Human Rights Defenders on the Case of the Karelian Blogger

Source: HRO.org (info), 14/05/12

· Freedom of Speech  · Karelia

Human rights defenders are split over the case regarding Karelian blogger Maksim Efimov who has been charged with inciting hatred and is about to be placed in a psychiatric hospital for evaluation.

According to Liudmila Alekseeva, chair of the Moscow Helsinki Group, there are no grounds for placing Efimov in a psychiatric clinic.

"This is an old Soviet practice: people undesirable to the authorities are declared insane. It is completely illegal. Nobody has ever cast doubt on his (Efimov's) mental health, so why is he being evaluated?" quoted RIA Novosti.

Liudmila Alekseeva also believes that the criminal case being brought against the blogger is groundless.

Valery Borshchev, a member of the Moscow Helsinki Group, notes that in Soviet times "punitive psychiatry" was used against religious believers and now, conversely, it's the atheists who are being put into psychiatric hospitals.

Moreover, he believes that a "selective method" has been used in the case of Maksim Efimov. He points out that the broadcaster Aleksandr Nevzorov also spoke out critically against priests and the Russian Orthodox Church although "nobody is planning to put him into a psychiatric hospital and declare him mentally ill".

"Are there grounds to talk about inciting hatred? Should law-enforcement agencies be looking into it?" Valery Borshchev is quoted as saying by RIA Novosti, going on to remark that in his opinion there are no such grounds.

Chair of the Memorial Human Rights Centre Oleg Orlov disagrees with the opinion of his colleagues and believes that looking into whether the text "Karelia is tired of priests" incites hatred is perfectly justified.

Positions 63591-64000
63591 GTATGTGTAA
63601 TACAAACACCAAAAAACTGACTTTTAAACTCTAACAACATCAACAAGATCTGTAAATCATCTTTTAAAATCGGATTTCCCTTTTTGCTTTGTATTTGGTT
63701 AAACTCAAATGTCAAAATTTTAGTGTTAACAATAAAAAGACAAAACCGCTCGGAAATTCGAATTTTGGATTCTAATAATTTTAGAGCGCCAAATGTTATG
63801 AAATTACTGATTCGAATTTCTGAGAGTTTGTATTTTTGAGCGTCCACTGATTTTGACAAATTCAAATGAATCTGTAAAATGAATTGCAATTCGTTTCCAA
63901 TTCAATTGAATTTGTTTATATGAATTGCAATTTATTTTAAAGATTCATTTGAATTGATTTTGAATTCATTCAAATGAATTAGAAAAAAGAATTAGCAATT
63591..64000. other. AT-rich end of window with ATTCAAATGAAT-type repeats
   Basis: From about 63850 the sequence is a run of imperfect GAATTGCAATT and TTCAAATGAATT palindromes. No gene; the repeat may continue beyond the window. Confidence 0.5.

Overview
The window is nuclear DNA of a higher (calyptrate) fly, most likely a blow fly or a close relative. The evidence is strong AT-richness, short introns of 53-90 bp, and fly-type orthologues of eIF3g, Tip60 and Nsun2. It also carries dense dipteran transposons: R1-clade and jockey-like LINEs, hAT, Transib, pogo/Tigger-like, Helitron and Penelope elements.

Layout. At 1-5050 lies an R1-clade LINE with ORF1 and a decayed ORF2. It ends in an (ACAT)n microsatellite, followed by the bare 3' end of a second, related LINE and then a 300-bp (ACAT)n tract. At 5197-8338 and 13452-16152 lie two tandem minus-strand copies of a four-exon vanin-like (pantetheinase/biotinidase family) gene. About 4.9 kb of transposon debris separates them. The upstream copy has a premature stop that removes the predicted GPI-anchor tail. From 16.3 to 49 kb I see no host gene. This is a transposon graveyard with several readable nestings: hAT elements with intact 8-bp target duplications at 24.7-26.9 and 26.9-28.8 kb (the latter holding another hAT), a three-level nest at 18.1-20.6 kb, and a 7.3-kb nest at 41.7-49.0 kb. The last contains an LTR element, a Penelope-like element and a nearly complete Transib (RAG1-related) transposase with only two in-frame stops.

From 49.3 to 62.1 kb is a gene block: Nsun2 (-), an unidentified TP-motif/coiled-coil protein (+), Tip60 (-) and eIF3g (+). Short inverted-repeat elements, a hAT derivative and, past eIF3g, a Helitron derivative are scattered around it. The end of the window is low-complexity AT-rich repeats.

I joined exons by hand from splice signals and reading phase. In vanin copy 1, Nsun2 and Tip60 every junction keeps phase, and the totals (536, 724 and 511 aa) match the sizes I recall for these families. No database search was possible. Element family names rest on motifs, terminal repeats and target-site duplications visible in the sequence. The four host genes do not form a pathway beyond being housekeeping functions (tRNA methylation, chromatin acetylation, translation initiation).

"In my opinion, this text is unacceptable, (it is unacceptable) that a text like this should be in the public domain, whether that is in the media or as part of a general discussion on the Internet. Indeed, the text needs to be examined for incitement of hatred. Ultimately, the question of whether there is incitement or not should either be decided by the investigative agencies or the court," Oleg Orlov is quoted as saying in RIA Novosti.

"I want to point out that the issue here is not about judging priests, the Russian Orthodox Church or religious believers, however harshly. In fact anyone can make those kinds of judgements, which are not subject to any prosecution or punishment whatsoever. But writing something that religious believers will find offensive on the side of religious buildings or buildings where any form of worship takes place - these are actions which incite hatred," Oleg Orlov points out.

He also believes that there are grounds to carry out a psychiatric evaluation on Maksim Efimov. "In my opinion," says Oleg Orlov, "it is in principle procedurally possible to carry out a psychiatric examination upon application of the investigating officer. This is something that the court should determine. In the case in question, I do not see any kind of violation of rights."
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